Life

West Cork’s Feel Good Festival marks 10th anniversary with diverse line-up

October 6th, 2022 5:45 PM

By Emma Connolly

Nuala Kenny and Kevin O’Shanahan of the West Cork Feel Good Festival. ‘Bringing mental health into the community is in everyone’s interest,’ says Nuala. (Photo: Colm Rooney)

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THE West Cork Feel Good Festival is back for its 10th year with diverse events taking place in Skibbereen, Ballydehob, Bantry, Clonakilty, Dunmanway, and Leap. 

The festival, underway until October 19th, is an initiative led by 49 North Street in Skibbereen, which is a creative mental health hub that offers a space for creativity, recovery, and well-being. Its weekly programme includes a range of activities designed to inspire and connect people.  

At the heart of the festival are community-based groups with a focus on listening, creativity, food, nutrition, mindfulness, the Irish language, music and art. 

This year’s programme highlights the growing number of ‘peer support’ groups in the area including Bantry, Clonakilty, Skibbereen and also (soon) in Dunmanway. 

‘The Bantry peer support group will be in Bridge Street. This space is for everyone. People can just be, have a cup of tea/coffee (‘a bru to get you tru’), make connections and/or attend organised, facilitated peer group meetings where they are understood and heard,’ said Nuala Kenny who has, for the past five years, been envisioning this space in the community while working as a peer support worker in the Bantry mental health services. 

‘Bringing mental health into the community is in everyone’s interest. Some of the activities that are introduced during the festival will continue once the space is open fully,’ she said.

Kevin O’Shanahan, manager at 49 North Street added: ‘The Covid pandemic highlighted the important role the arts play in our daily lives and for our mental well-being – making the difficult days a little easier, helping us listen to each other or celebrate together in challenging times.’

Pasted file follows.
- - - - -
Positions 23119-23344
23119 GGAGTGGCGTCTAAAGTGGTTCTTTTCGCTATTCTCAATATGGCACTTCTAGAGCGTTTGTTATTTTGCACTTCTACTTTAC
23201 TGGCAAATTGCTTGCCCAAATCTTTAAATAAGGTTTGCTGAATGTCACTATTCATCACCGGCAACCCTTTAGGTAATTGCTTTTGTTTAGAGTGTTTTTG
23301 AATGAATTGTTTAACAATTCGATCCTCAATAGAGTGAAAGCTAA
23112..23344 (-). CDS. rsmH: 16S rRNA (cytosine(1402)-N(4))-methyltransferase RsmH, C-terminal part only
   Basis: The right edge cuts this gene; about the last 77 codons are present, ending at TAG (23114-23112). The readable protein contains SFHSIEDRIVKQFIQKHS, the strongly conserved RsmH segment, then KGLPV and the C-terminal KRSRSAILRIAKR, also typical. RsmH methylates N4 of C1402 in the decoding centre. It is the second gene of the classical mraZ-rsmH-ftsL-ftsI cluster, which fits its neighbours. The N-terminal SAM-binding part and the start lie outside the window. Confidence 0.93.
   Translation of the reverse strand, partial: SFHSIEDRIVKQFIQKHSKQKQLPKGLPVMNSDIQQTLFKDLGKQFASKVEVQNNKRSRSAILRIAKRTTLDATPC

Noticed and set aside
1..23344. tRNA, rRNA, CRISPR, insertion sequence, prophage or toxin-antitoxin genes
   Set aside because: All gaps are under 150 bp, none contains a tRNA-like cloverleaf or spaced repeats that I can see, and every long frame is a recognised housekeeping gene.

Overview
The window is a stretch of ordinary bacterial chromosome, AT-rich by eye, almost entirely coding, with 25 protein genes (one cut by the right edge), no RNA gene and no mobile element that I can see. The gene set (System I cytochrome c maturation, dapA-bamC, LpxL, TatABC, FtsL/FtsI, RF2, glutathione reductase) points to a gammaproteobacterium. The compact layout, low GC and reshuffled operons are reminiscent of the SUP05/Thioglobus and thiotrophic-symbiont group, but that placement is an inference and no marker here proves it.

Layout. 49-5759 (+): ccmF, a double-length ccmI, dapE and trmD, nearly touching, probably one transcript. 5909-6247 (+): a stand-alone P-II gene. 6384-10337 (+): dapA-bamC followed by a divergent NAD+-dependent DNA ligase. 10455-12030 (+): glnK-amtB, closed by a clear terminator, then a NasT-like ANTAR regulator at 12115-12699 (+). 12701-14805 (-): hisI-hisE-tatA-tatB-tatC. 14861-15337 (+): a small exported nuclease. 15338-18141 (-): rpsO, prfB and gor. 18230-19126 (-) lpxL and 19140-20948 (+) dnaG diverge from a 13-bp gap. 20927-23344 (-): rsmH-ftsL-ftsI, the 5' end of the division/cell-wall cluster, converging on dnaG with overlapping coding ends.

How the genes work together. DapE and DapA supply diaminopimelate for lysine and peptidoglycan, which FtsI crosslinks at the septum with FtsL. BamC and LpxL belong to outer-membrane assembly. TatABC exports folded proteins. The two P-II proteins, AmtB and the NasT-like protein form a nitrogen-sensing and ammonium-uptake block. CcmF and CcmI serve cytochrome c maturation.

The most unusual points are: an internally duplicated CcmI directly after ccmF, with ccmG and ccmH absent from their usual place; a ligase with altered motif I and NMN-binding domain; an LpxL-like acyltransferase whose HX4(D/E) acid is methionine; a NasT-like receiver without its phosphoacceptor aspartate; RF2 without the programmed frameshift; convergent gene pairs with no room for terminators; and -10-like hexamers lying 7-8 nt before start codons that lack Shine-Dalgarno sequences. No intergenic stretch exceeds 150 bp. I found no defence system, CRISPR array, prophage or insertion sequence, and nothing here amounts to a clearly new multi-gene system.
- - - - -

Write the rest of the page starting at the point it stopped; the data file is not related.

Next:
Three Fite Fuaite events are woven into the festival, featuring spiritual singer Nóirín Ní Riain, singer/song-writer Ger Wolfe, and dual-language poets Julie Goo and Pól Ó Colmáin. Following the festival, there will be Fite Fuaite meetings around an informal Irish language group at 49, North Street on the last Thursday of every month from 27th October onward.

A festival highlight will take place at Myross Woods. That’s the premiere of director Aoise Tutty Jackson’s new film ‘Anua’, made in collaboration with Gamelan Spréacha Geala, Music Alive, Cork County Council and Maggie Ryan of Escapepod Media. 

It’s narrated by Manchán Magan with a soundtrack by Kevin McNally and Kevin O’Shanahan and it’s an experimental film and sonic journey that explores our relationship with the land, language, sound and mythology. 

The festival has again partnered with Levis Corner House in Ballydehob, for a weekend of music and food, including an event with Rob Krawczyk, the Chestnut Restaurant on October 9th, and a concert by Luka Bloom on October 7th. All events are free, except for the evening performances at Levis. See leviscornerhouse.com. 

Some free events/workshops need to be booked also. 

See musicalive.ie for more details and for the full festival schedule. 

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